The Colts certainly aren’t shy of throwing the football around, and second year quarterback Andrew Luck is more than capable of doing so. In his rookie season last year, Luck dropped back to pass 627 times, which ranked fifth most in football. He did throw an ugly 18 interceptions, but his new offensive coordinator is a West Coast offense type of guy, so expect more shorter completions and a decrease in turnovers. Luck’s legs are a bit underrated as well, rushing for 255 yards and five touchdowns last year. With no lock at the running back position, Luck could see some quarterback sneaks drawn up for him again this year.
Last but certainly not least, is a guy I am super high on coming into this season. Many may not be sold on him due to his inability to perform in the clutch, but Tony Romo is an awesome fantasy quarterback. He’s thrown for over 4,000 yards in each of the past two seasons and has thrown 49 touchdowns during that span. Romo also finsished 2012 with the third-most passing attempts and with an injury prone backfield, I expect him to sling the football around a lot again in 2013. With emerging Dez Bryant and mister reliable Jason Witten by his side, Romo should finish inside the top-eight at his position, a feat he has accomplished in three of the last four years.
Times have changed in the Fantasy Football landscape. The days of a plethora of running backs being available to fantasy owners are long gone. Now, with ongoing rookie quarterbacks hitting the big leagues like last season, there are boatloads of viable fantasy quarterbacks at an owner’s disposal. If you want to be successful in your leagues this year, you might be better off selecting running backs in your first two rounds. Do this, draft a guy like Newton or Manning in the fourth or fifth round, or heck, wait until round eight and grab a very serviceable guy like Romo.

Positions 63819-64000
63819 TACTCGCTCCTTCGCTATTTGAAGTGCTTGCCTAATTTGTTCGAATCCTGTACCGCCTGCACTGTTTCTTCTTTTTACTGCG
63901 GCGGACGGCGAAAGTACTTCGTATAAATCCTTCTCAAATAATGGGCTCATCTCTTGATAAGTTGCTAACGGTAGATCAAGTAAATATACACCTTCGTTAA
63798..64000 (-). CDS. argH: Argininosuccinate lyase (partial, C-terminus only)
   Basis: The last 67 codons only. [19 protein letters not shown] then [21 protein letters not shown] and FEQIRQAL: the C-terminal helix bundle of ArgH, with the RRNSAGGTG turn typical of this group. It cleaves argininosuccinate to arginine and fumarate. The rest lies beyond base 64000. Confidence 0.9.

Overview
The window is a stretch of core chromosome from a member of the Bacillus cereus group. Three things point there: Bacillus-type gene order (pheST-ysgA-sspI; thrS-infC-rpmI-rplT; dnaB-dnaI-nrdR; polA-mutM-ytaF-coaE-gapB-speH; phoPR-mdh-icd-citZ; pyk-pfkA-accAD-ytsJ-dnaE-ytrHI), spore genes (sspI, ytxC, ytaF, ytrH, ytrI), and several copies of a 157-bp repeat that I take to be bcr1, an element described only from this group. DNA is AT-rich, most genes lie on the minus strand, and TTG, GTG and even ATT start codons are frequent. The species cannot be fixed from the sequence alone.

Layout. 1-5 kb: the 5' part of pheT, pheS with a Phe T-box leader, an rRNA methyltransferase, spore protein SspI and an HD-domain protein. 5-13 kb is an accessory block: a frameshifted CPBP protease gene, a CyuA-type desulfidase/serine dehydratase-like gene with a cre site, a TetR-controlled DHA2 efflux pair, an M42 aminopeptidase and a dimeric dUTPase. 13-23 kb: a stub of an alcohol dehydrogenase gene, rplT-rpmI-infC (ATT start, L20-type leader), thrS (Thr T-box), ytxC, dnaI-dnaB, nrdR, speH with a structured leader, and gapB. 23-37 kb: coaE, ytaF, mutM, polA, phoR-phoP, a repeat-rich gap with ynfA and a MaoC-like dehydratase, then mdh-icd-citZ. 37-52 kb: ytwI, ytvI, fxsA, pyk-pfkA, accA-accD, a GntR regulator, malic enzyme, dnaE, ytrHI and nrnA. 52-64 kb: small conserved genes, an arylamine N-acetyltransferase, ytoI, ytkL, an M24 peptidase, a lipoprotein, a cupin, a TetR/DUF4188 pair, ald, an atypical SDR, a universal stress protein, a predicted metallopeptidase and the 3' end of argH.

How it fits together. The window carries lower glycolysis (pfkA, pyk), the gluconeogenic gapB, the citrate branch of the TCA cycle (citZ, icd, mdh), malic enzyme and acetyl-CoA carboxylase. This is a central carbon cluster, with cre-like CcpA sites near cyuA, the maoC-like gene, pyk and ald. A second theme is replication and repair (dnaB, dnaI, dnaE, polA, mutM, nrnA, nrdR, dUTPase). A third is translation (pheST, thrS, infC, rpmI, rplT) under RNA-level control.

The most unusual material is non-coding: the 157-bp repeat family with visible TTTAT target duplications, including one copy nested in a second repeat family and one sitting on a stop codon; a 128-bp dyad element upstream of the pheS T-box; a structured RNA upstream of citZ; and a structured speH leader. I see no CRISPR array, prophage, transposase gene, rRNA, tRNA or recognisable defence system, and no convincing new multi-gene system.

I know that’s what I’ll be doing.
For insurance, here are my current QB Rankings for the 2013 season:
1) Aaron Rodgers
2) Drew Brees
3) Cam Newton
4) Peyton Manning
5) Tom Brady
6) Matt Ryan
7) Colin Kaepernick
8) Tony Romo
9) Russell Wilson
10) Matthew Stafford
11) Andrew Luck
12) Robert Griffin III
Adam Pfeifer is a featured fantasy sports columnist for Rant Sports.
You can follow him on Twitter @aPfeiferRS.